Ca?ak (The River)

Ca?ak (The River) Photo

On the trail leading up to the river the forest floor is damp and rich with nutrients, making it one of the best locations on the trail to harvest berries and other medicinal plants that require moisture to grow. After the emergency shelter, the trail leads down to the ‘low-tide shortcut’, where, if the weather and tide is right, you can cross the river and save between 30 minutes to an hour by not walking to the bridge. The river mouth is very fecund with life, as a mix of both fresh water and saltwater species are able to live here. This attracts many predators to this area because it is high in biodiversity and therefore rich in food. Across the river is one of the few Osprey nests along the trail (the other is above the trail head on the beach at Tl’ihtl’aa). If you are ever in need of an emergency boat pick-up the rocks on the west side of the river are a good spot.

Activity: Biography of a Rock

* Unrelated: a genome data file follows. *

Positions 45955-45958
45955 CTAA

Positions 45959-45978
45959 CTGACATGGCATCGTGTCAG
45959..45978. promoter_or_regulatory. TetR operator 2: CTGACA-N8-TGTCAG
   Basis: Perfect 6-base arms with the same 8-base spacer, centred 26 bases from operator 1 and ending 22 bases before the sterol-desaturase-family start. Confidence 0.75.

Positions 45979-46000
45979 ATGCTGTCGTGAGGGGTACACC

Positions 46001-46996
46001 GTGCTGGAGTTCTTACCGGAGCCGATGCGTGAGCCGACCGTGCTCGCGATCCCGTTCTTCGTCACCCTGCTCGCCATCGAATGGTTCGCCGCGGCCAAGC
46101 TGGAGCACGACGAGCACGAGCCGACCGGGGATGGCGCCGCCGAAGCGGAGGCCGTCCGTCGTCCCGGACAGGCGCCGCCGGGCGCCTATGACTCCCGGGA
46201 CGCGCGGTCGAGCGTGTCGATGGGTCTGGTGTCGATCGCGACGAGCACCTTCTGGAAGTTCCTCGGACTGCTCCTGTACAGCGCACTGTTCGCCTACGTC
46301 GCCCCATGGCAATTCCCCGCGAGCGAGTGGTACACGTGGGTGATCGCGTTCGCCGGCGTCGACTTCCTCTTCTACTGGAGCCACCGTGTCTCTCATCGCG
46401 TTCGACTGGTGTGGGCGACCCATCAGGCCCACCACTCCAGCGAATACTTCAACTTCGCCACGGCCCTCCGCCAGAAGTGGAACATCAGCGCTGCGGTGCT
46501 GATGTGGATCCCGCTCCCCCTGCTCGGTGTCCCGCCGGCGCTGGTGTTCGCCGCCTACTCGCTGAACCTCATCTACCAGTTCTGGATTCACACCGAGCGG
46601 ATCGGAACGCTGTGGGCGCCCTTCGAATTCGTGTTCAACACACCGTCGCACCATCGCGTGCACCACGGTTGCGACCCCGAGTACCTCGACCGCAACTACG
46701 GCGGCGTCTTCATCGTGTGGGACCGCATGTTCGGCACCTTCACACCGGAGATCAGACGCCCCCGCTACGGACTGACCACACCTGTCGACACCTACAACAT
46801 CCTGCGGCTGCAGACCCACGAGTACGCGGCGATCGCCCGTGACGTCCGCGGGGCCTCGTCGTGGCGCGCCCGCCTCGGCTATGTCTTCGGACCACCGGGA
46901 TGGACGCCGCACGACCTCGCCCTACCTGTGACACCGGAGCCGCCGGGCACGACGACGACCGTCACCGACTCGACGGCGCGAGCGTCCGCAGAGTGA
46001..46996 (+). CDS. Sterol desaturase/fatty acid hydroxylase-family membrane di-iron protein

The purpose of this activity is to evoke the creativity and storyteller within each person and the group. It is a great exercise to do in the early days of a wilderness trip as it ignites peoples attention to detail and the curiosity of their imaginations. It is a wonderful icebreaker to bring out the interior aspects of people that sometimes do not come out often or easily. It is a fun exercise that should not be taken too seriously, but does require consideration and attention from each participant.

Ask every member of your group to take five minutes to select a rock that calls to them. Once each group member has chosen, ask that they reconvene and listen to your directions. Tell the group that they will have 20 minutes to sit and consider the story of their rock. They can take a geological approach, a spiritual approach or a humorous approach, whatever the rock inspires. Ask that they consider questions like: where did the rock first come from and how it was created? Why does it have the shape, color and texture that it does? How did the rock come to be on shore of this river on Flores Island? What is the rocks name? If the rock could share a story or a message what would it be? If you are with your group overnight it is a nice idea to have each person share the story of their rock either over dinner or over the campfire (in which case, allow participants to make notes if they wish, because it is important they remember the stories of their rocks).

Cultural History

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